6. 4 out of 5

    Hannah Greendale

    An eclectic array of artwork to inspire creativity, unusual writing prompts, advice from myriad successful authors, and the usual info typically found in writing guides. As an added bonus, Wonderbook is an unexpected treasure trove of reading recommendations.

  7. 4 out of 5

    Nnedi

    I don't have time to gush about the incredible-ness of this book. It's a great big ode to creativity. Every creative writing instructor should put this on the syllabus.

  8. 5 out of 5

    Madly Jane

    Absolutely wonderful, dear Wonderbook! Every writer should own this. It's also clever in design and has some gorgeous artwork. A Keeper. Always on my writing desk. HIGHLY RECOMMENDED. Reread comments. I just reread this, well it took me a month of serious reading to do it. Making notes, etc. 1) Writing is so organic, think of your book as a living organism that is constantly evolving. 2) You gotta learn techniques. No way around this one. You can't master something if you don't even know what it is Absolutely wonderful, dear Wonderbook! Every writer should own this. It's also clever in design and has some gorgeous artwork. A Keeper. Always on my writing desk. HIGHLY RECOMMENDED. Reread comments. I just reread this, well it took me a month of serious reading to do it. Making notes, etc. 1) Writing is so organic, think of your book as a living organism that is constantly evolving. 2) You gotta learn techniques. No way around this one. You can't master something if you don't even know what it is and how it works. Try it all. 3) Writing is really revising. REVISION is messy and eternal and will go on, even five years after your book is published! The mind never stops, really. 4) READ IT ALOUD. Lots. 5) Cut and trim all the time. 6) One day the imaginative writer must meet with the thinking writer. 7) Make lists of things to revise, you can't do it all at once. 8) Finish things. Even if they don't get published. But finish them. They might make a comeback in another book, etc. 9) Forgive yourself and work hard. 10) Develop habits. Don't wait for the muse! LOVE THIS BOOK! Lots of wonderful stuff about writing in any genre. HIGHLY RECOMMENDED, and it's funny and smart and beautiful, too.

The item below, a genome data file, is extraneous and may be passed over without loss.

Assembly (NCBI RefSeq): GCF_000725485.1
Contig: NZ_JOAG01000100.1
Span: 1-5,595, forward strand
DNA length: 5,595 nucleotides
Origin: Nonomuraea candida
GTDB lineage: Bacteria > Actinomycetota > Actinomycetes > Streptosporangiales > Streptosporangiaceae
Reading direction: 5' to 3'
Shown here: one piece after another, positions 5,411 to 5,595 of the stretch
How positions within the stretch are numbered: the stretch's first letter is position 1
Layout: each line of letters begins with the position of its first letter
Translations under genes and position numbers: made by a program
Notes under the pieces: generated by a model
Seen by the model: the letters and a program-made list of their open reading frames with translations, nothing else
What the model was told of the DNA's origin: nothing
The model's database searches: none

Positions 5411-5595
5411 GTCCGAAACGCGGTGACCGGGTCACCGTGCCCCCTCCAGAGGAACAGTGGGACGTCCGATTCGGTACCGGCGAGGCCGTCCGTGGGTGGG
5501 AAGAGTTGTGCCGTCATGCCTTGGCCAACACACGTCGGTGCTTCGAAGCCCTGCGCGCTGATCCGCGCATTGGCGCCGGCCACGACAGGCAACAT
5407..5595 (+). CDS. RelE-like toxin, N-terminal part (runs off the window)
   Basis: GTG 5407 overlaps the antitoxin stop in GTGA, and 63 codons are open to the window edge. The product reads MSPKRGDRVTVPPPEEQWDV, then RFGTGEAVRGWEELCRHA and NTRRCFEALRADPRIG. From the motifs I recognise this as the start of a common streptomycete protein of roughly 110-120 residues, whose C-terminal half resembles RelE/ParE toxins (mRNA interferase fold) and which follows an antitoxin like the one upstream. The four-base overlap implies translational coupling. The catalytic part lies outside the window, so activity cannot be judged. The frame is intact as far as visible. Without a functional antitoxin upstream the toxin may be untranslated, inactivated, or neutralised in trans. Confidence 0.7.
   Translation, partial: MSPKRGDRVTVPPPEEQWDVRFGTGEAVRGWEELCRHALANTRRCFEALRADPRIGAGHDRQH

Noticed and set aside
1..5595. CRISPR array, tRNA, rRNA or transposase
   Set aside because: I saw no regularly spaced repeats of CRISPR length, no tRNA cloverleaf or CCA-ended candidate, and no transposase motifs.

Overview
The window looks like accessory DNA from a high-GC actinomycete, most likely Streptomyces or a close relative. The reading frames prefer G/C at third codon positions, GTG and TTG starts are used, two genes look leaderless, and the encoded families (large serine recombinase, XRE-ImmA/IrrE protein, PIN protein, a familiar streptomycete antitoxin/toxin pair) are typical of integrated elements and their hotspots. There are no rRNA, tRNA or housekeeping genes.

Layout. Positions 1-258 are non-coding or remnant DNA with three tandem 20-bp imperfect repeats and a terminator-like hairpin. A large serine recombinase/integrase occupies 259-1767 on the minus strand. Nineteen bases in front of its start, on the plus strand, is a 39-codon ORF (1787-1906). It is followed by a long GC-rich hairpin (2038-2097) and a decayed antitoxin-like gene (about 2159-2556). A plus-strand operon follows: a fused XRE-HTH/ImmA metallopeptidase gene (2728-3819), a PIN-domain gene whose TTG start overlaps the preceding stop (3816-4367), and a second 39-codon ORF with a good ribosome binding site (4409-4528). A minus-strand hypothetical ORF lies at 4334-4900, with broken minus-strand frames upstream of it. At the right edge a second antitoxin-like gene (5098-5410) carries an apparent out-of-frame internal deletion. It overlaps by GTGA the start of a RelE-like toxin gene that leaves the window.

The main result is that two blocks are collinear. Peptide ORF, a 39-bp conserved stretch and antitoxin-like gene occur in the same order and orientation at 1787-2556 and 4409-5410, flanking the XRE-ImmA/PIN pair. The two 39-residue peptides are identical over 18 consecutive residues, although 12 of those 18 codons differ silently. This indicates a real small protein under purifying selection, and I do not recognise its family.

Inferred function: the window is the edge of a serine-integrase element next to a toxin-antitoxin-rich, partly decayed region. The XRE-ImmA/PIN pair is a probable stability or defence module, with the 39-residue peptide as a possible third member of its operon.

9. 4 out of 5

    Eygló Karlsdóttir

    I must admit I bought the book because of the pictures. Of course I had read several books by the author and was excited to read any advice he’d have on writing and he delivered. I have the feeling this book will be with me for a long time. I’ll be reading it again and again, highlighting, scribbling and taking notes. It’s a great book with sound advices. What stole my heart however was the artwork. The artwork and outlay of the book is outstanding. My almost four year old likes to sit down with I must admit I bought the book because of the pictures. Of course I had read several books by the author and was excited to read any advice he’d have on writing and he delivered. I have the feeling this book will be with me for a long time. I’ll be reading it again and again, highlighting, scribbling and taking notes. It’s a great book with sound advices. What stole my heart however was the artwork. The artwork and outlay of the book is outstanding. My almost four year old likes to sit down with it to make up stories about the artwork in it… and I can’t imagine there being a better use for this book! This isn’t just a useful book for any writer (fantasy or weird or whatever genre you might be hiding behind) but it’s a beautiful book no matter who you are!

  10. 4 out of 5

    David